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Qatar Blockade Case May Move To International Court Of Justice

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Qatar Blockade Case May Move To International Court Of Justice

Qatar Blockade Case May Move To International Court Of Justice
June 29
13:27 2018

LONDON – More developments within the Qatari blockade have developed as Saudi Arabia, Bahrain, Egypt, and the UAE are seeking to move a hearing on the siege they imposed on Qatar back in June 2017 from ICAO to the International Court of Justice (ICJ).

The four states have argued that ICAO has no right to consider the dispute as they are a technical body and do not have the competence to deal with it.

The State of Qatar has previously filed cases with ICAO and have agreed to hold such hearings, but the organization’s level of authority has never been disclosed.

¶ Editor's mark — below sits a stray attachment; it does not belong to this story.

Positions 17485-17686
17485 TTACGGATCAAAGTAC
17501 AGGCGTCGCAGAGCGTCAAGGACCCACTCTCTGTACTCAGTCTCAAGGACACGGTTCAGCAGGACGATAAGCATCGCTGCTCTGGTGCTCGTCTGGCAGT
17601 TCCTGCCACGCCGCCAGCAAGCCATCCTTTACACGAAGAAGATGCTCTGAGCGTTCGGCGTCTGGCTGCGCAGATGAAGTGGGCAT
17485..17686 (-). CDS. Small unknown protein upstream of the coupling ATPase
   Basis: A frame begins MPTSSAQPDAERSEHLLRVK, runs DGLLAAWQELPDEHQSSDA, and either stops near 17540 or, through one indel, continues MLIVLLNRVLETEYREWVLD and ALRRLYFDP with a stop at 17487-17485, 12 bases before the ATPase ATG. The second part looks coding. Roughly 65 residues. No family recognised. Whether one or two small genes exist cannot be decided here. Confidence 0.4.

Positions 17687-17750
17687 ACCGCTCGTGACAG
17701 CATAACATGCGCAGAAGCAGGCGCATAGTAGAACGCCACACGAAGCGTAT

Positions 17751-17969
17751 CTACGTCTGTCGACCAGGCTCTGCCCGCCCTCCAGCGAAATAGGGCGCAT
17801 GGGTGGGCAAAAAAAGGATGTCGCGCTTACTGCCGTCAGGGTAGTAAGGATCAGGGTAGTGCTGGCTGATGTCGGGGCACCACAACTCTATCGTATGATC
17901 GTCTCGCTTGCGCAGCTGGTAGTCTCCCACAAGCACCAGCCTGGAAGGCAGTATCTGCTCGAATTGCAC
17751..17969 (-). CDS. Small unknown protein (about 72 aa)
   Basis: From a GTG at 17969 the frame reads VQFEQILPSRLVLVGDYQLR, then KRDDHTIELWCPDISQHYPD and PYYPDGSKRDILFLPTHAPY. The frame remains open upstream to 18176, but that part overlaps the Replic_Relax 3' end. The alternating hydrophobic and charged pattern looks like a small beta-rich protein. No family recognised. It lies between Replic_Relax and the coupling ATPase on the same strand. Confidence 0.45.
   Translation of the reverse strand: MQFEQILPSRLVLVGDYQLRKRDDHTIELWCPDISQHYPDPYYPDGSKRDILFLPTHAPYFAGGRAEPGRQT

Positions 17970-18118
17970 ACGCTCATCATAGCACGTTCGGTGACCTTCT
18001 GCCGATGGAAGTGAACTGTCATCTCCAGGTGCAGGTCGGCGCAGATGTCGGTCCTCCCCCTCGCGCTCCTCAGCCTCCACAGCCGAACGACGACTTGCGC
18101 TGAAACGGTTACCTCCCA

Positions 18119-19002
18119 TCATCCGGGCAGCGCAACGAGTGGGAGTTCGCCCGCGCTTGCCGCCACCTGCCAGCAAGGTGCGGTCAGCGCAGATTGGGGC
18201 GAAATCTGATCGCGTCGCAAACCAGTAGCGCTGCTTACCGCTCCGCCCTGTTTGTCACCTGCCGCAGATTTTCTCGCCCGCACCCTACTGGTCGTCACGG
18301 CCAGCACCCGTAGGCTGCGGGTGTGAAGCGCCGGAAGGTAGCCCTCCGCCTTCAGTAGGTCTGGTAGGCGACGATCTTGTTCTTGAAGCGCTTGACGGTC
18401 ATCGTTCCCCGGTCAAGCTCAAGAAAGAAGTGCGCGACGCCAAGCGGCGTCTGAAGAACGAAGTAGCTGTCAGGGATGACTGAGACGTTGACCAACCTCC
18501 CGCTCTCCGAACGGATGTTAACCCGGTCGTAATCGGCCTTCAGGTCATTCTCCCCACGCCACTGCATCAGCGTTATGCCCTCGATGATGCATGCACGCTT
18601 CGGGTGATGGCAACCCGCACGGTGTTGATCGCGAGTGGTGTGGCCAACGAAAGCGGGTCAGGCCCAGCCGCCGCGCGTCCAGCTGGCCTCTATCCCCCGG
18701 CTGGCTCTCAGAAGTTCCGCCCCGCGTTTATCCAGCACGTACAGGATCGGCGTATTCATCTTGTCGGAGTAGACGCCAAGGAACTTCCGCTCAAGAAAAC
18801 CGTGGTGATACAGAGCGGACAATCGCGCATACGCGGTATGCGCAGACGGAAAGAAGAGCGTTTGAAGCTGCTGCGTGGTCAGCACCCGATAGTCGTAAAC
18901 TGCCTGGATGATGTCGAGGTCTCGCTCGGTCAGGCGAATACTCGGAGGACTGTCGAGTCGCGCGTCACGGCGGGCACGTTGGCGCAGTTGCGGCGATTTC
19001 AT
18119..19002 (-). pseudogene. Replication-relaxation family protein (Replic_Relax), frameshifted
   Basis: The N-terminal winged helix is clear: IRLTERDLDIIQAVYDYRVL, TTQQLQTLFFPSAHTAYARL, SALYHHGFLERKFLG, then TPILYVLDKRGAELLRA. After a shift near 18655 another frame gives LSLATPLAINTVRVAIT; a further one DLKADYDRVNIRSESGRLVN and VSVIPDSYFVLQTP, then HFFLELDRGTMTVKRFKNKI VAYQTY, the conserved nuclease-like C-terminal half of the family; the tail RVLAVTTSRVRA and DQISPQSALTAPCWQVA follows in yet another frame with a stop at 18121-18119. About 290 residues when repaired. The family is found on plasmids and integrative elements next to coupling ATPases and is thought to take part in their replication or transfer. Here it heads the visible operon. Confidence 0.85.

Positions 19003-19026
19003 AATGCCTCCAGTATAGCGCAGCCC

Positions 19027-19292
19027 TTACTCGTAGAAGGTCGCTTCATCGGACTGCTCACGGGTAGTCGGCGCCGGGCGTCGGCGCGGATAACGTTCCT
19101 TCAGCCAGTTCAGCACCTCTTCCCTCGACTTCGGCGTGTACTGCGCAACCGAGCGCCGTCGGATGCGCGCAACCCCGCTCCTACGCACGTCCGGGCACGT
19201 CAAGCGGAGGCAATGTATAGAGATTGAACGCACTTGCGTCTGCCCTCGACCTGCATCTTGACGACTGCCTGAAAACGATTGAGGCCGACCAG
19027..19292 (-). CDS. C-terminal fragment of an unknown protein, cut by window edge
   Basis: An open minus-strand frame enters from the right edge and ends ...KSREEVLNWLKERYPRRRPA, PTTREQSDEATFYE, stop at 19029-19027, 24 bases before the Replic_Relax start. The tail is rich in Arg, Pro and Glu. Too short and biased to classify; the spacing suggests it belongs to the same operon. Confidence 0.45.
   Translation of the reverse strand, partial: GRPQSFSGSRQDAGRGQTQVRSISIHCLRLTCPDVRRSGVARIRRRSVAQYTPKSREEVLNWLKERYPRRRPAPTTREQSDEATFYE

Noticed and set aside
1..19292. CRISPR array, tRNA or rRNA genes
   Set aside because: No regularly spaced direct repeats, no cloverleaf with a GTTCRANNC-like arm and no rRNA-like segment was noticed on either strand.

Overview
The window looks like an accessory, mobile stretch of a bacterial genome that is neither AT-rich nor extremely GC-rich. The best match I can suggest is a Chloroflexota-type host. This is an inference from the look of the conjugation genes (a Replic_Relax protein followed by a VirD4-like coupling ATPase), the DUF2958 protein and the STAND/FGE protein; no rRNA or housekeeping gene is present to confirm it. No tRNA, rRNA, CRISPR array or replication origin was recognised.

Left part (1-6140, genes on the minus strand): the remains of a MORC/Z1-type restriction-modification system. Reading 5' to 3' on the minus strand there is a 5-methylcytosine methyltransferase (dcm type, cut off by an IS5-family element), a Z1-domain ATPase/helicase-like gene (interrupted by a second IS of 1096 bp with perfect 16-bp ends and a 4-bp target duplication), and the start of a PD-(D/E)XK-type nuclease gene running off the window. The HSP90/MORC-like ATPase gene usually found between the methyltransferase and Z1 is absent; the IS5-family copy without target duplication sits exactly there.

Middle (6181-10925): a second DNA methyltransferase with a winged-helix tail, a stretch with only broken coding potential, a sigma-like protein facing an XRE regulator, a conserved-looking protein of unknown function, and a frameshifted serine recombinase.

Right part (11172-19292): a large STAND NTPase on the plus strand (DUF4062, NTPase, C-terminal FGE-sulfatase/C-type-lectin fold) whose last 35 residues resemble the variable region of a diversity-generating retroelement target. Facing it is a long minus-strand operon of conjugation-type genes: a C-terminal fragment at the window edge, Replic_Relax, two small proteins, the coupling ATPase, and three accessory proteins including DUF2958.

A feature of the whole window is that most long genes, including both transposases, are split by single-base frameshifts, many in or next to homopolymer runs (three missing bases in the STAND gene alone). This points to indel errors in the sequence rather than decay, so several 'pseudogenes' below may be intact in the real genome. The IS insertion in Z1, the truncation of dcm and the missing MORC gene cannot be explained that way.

Looking Back At The Spat


In June 2017, the four states cut diplomatic and trading arrangements with the State of Qatar, under the reasoning that the Qatari government was supporting terrorism.

The blockade resulted in the closure of Qatar’s surrounding airspaces, blocking Qatari-registered aircraft to fly through the Middle-East air corridor.

When the blockade came into effect, the carrier had to shut down one-fifth of its network overnight as well as adopt longer routes for its long-haul operations.

Although the Doha-based carrier didn’t post its financial reports for 2017, they said that there was a “substantial annual loss” due to the effects of the blockade and have conceded that they may have to turn to the State for additional funding if the blockade continues any longer.

The four states must believe that the State of Qatar would have been able to influence ICAO, somehow.

Now, as the case will potentially move to the ICJ, the hearing will gain momentum and a determination on whether the blockade violates the Chicago Convention will be attained.

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James Field

James Field

James is a passionate AvGeek based in Manchester, U.K who has been actively spotting for years. James has been an Aviation Enthusiast for 8 years and has a fond likening to Concorde! James hopes to grow in the aviation industry with journalism being his primary focus.

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